Previously "Diary of a Birding Medic"

Previously "Rugby Birder"

Friday, 21 September 2018

Flamborough Bird Observatory seawatching observatory appeal


Flamborough Bird Observatory needs your help with raising vital funds to make sure the seawatching observatory is built to help with our research into seabird population trends.
Vist our JustGiving site to donate.
For the price of a coffee you can donate by texting FSWO92 to 70070 and £3 or if feeling generous £5 or £10. if all our followers donated £3 we could raise nearly £2500.

YouTube video CLICK HERE


Just Giving CLICK HERE






Monday, 17 September 2018

Life on the ledges "Glorious Gannets" - Bempton Cliffs 16th September 2018

Staple Newk Gannets

The ledges at Bempton Cliffs are still full of action with four of the eight main breeding species still present - Gannet, Fulmar, Herring Gull and Shag. Other passerine migrants are beginning to appear in the cliff top vegetation as a stopover on their long journey south.

So what was about today? Todays Sightings:


Gannets are not only the largest UK seabird with 2m(6ft) wingspan but at the moment are the most numerous and obvious birds on the cliff ledges. Their young (Gugas) are in various stages of their development, many have fledged and can be seen on the sea and in flight, others are ready to fledge with constant wing stretching and flapping, but some late birds are still with white downy feathers just showing a little black! Gugas usually fledge at thirteen weeks of age.

Gannet Portraits

Year 4 Gannet

Year 4 Gannet





Gannets with Gugas

The "Book Ends"

It's a hard life being a Gannet!

Times are hard with only a feather to eat!

"Mum, do I have to go down there?"



"And don't forget to bring back some fish"!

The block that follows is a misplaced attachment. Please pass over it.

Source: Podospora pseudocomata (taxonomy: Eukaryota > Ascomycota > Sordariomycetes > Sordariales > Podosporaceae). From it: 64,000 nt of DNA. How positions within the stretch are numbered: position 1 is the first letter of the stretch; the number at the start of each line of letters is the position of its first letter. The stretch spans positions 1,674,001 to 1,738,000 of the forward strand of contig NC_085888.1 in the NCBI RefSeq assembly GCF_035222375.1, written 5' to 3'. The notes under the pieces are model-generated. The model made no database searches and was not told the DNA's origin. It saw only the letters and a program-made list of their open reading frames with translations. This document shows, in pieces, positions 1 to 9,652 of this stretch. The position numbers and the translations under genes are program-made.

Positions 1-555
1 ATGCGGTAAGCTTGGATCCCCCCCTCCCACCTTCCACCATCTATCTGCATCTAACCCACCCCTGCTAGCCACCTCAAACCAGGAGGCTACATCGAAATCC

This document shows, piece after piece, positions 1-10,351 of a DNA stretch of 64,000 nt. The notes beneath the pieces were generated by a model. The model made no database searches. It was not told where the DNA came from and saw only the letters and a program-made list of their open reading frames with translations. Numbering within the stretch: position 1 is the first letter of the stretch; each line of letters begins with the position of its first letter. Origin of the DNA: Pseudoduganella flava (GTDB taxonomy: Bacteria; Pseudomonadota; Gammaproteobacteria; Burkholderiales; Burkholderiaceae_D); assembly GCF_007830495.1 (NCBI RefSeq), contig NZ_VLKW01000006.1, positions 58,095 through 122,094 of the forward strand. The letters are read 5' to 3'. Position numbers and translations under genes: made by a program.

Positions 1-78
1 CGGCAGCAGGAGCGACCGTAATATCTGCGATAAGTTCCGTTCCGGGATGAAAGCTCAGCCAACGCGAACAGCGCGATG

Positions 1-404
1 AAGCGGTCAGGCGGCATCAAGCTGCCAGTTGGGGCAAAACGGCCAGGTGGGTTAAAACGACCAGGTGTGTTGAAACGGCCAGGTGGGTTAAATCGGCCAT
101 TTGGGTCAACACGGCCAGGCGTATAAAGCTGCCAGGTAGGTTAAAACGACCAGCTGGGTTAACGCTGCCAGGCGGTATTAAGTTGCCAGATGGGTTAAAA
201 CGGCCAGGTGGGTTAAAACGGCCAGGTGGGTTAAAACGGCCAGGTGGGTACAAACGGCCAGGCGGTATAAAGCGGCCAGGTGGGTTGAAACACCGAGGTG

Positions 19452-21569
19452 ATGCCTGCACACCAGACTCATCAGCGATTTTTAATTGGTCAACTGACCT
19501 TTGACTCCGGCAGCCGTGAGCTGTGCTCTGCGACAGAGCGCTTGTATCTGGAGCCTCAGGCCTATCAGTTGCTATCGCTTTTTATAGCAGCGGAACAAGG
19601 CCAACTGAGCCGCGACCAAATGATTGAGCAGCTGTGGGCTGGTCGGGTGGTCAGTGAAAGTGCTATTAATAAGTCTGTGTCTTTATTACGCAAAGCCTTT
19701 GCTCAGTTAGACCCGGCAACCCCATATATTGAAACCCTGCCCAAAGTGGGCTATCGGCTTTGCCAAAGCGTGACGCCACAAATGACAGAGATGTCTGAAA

Prior to fledging, Gugas are larger and heavier than their parents!


Part of Staple Newk


"I really wanted to be a Wallcreeper"! This Guga wasn't quite ready to fledge but dislodged itself from it's ledge. Luckily, it managed to scramble back to mum, but not before being attacked by other Gannets!

Some of the Gugas still have their white, downy feathers

A recently fledged Guga. Now a year 1 bird.

One flew over the cuckoo nest Gannet colony!

Many ghost stories abound the Yorkshire coast but none as sinister as the "headless Gannet" at Staple Newk!

Lakeland Sojourn - 10th - 14th September 2018

Red Squirrel

A window of opportunity arose and we decided to take a short break in the Lake District based in Borrowdale. Heather and myself last visited the lakes c25yrs ago so a return was well overdue! Similarly, the Yorkshire Dales had not been visited for a similar number of years so it was decided to encompass this area as a "drive through" at the start and finish of our trip.

A brief stop in the Dales at Aysgarth Falls enable us to admire the upper falls





Our destination for our break was to be Borrowdale Youth Hostel where we had booked one of the camping pods. Dogs are allowed to stay when hiring pods or camping so ideal for the short break. Each pod has two futon beds complete with bedding, a lamp, radiator and small porch with decking. The decking has two plastic chairs and a table with picnic tables nearby. Full use of the hostel facilities is included.

Borrowdale Youth Hostel


Borrowdale camping pods


Interesting use was made of old walking boots in the hostel garden!



The River Derwent flows through the hostel grounds


It was really nice to touch base with Britain's native Red Squirrels in the hostel grounds, such charismatic characters and bringing back memories of my childhood "Tufty Club" days!









The weather was typically Lake District! Very changeable but the heavy rain fell overnight giving us reasonable days. Borrowdale is a very beautiful valley, green and bordered by the high hills. It can also be very atmospheric!




At the small "Church in Borrowdale"



A trip up to Ullswater and the climb up Aira Force 







Back in Borrowdale, a walk to the "famous" Bowder Stone


And catching Heather unawares from the top! 




A visit to the "chocolate box" Ashness Bridge above Derwentwater is a photographic nightmare! It is so popular with photographers! Some standing in the water with tripods trying to take images of the water slowed down, others trying to take the whole vistas and others standing on the bridge taking "selfies"! Eventually I managed to some relatively clear images but evidence of tripods can still be seen under the bridge!





And Derwentwater from the "very" narrow road to Watendlath


And of course the sheep (Herdwicks)



Not a forte of mine but Fungi are certainly attractive! 

Shaggy Inkcap


Hypholoma Species


Velvet Shank


Boletus Species


Unknown


Fly Agaric